Sponsor

New Release Review - JULIETA

A mother recounts the events leading to her daughter's disappearance.






Review by Eric Hillis (@hilliseric)

Directed by: Pedro Almodovar

Starring: Adriana Ugarte, Rossy de Palma, Emma Suarez, Michelle Jenner



For those expecting and craving the director's trademark theatrics, Almodovar's latest may prove a test of patience, but fans of classic Hollywood 'women's films' will find substance in Julieta's serenity.



Spain's foremost auteur, Pedro Almodovar is one of cinema's greatest Marmite filmmakers. His movies are explicitly fashioned to provoke a reaction, and subtlety is a trait he's rarely accused of. Personally, I find his movies hard work. There's something cynical about their campness, and I always get the feeling Almodovar is setting out to create a cult movie from the ground up; a folly, as filmmakers don't get to make cult movies - that's for audiences to decide.

It's a relief then that his latest, Julieta, sees the Iberian director dial things down for a film that injects mellow melancholy into its melodrama. His regular fans may well feel he's not trying hard enough here, but for those of us who believe his biggest issue is that he usually tries too hard, this is a glimpse of an Almodovar that could have been, though undoubtedly one that wouldn't have caught the attention of cinephiles across the globe. It's a quiet film, but quietly satisfying.


Built around a trio of short stories from Alice Munro's collection Runaway, Julieta introduces us to its titular protagonist, a middle-aged Madrid woman (Emma Suarez) who bumps into a one-time friend of her daughter Antia, who mysteriously disappeared 12 years prior, but now is apparently the mother of three children and living in Switzerland. Having long ago given up hope of being reunited with her daughter, Julieta moves back into her old apartment in the hopes that she may receive correspondence from Antia at that address.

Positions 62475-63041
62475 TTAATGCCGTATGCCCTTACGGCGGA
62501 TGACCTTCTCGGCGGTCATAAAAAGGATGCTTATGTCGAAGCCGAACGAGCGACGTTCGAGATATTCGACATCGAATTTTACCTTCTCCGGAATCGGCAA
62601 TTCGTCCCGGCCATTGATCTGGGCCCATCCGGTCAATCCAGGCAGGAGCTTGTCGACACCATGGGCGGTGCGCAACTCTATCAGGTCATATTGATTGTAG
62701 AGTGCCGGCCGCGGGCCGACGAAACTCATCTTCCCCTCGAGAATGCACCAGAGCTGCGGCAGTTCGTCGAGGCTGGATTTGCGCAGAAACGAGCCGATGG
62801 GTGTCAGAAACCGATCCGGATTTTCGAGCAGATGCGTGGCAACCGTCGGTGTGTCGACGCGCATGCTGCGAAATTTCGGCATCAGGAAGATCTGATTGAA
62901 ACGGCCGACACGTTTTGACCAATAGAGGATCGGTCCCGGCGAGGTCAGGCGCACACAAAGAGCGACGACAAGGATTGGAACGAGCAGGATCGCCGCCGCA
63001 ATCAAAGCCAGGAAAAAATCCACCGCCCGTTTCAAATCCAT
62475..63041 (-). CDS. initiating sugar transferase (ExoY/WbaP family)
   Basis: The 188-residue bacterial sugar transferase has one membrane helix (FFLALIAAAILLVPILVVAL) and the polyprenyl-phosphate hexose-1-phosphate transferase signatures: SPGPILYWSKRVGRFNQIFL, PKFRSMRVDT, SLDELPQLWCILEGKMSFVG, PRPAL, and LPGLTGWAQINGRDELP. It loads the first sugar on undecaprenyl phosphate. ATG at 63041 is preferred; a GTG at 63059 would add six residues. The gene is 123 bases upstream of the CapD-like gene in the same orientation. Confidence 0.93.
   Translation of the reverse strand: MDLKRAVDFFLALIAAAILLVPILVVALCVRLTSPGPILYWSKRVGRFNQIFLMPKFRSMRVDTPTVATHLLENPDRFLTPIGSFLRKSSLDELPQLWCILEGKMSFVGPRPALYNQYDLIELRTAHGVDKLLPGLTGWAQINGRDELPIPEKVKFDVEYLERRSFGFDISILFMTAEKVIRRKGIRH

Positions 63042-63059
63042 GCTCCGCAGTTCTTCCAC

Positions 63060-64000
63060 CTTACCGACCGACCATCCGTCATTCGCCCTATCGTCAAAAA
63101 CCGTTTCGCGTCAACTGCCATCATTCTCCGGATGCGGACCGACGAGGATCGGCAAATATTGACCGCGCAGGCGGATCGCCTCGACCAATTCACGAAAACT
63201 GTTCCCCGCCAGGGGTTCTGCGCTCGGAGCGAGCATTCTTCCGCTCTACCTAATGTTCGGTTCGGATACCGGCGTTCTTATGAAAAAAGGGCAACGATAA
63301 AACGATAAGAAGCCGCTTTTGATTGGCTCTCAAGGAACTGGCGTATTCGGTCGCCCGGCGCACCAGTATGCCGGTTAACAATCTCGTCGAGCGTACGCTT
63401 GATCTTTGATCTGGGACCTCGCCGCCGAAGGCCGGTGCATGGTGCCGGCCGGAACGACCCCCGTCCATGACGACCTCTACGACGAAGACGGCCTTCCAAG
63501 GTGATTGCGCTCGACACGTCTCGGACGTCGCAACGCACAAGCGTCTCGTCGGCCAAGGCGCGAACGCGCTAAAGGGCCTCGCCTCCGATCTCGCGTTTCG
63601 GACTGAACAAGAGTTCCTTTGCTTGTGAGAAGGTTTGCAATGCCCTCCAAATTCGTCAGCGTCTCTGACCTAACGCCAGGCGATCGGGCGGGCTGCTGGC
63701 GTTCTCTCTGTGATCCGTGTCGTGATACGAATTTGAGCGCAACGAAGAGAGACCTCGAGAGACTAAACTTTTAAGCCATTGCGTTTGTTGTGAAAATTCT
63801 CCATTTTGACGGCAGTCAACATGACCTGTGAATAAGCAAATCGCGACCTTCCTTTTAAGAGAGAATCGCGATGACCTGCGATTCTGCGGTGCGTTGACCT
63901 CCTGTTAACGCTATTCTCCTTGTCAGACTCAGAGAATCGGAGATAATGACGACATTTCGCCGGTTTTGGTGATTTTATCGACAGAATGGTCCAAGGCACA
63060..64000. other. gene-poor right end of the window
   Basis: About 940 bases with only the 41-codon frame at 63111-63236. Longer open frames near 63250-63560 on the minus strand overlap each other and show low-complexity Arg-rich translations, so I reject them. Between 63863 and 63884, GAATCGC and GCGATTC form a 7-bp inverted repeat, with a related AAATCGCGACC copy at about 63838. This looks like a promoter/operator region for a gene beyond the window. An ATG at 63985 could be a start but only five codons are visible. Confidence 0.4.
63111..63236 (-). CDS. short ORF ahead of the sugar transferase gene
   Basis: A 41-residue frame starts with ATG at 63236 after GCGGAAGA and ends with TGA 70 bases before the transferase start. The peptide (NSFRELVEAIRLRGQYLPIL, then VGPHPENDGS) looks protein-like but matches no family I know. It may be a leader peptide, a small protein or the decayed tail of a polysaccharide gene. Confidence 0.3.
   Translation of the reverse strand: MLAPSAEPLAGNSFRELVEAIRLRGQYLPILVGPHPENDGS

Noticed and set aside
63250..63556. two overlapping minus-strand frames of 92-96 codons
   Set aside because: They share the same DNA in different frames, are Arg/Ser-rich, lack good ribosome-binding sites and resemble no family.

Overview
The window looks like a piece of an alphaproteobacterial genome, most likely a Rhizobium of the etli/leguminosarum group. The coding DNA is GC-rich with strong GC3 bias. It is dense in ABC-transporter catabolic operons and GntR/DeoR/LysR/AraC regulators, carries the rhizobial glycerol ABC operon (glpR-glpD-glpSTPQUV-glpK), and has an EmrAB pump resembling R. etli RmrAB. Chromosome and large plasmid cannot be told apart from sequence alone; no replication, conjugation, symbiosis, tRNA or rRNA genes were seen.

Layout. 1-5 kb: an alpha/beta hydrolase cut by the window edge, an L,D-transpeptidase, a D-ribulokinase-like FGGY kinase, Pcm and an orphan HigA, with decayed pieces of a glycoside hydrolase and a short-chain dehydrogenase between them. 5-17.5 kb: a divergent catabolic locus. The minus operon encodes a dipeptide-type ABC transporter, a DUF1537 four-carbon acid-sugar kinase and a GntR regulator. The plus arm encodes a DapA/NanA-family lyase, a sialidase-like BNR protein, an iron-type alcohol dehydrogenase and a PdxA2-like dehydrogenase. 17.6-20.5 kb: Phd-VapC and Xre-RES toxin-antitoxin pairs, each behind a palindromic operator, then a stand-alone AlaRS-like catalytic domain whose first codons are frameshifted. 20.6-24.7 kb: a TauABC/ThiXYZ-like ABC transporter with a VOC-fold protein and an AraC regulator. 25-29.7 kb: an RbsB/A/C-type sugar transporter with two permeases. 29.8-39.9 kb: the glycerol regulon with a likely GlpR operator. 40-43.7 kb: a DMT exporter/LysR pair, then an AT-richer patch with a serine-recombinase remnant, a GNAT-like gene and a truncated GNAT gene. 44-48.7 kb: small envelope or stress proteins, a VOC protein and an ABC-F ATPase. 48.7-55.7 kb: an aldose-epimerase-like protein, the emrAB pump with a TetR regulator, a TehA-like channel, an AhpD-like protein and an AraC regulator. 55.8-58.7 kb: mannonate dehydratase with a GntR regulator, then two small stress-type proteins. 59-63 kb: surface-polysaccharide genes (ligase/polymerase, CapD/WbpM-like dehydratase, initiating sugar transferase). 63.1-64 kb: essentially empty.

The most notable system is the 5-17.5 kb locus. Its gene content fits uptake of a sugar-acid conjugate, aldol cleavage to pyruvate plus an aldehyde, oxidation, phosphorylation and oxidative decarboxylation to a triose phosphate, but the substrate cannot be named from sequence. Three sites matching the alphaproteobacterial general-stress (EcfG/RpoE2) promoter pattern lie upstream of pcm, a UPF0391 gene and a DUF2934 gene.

Through the device of Julieta writing down her story, extended flashbacks of her life as a younger woman (played by the wide-eyed Adriana Ugarte) take us from her meeting the man who will become her husband and Antia's father to her daughter's disappearance, with much in the way of paranoia and melodrama in between.


With Julieta, Almodovar indulges his two great loves - Hitchcock and classic Hollywood melodrama. The nods to the former are somewhat disruptive, with a Bernard Herrmann style score that's often out of sync with the onscreen drama, and Rossy de Palma essaying a thinly veiled Mrs Danvers so broadly her performance would fit neatly in Mel Brooks' Hitchcock spoof High Anxiety.

More successful is Julieta's melodramatic aspect. Suarez and Ugarte are perfectly cast, the former's teary eyes filled with sadness in contrast to the wonder of the latter's pupils. In a piece of subtle but clever filmmaking, Almodovar transitions from one actress to the other by having a depressed Ugarte dry her face with a towel, revealing the visage of the older Suarez when she pulls away the towel. Julieta is the sort of role you might have found Joan Crawford stomping her way through in the '40s, and the estranged mother-daughter dynamic bears the influence of the great Mildred Pierce.


Julieta arrives with relatively little fanfare for an Almodovar production. An after-thought in most critics' Cannes reports, it's the sort of placid work that often fails to stand out in the noise of festival favourites. For those expecting and craving the director's trademark theatrics, Almodovar's latest may prove a test of patience, but fans of classic Hollywood 'women's films' will find substance in Julieta's serenity. 

Julieta is in cinemas August 26th.




discussion by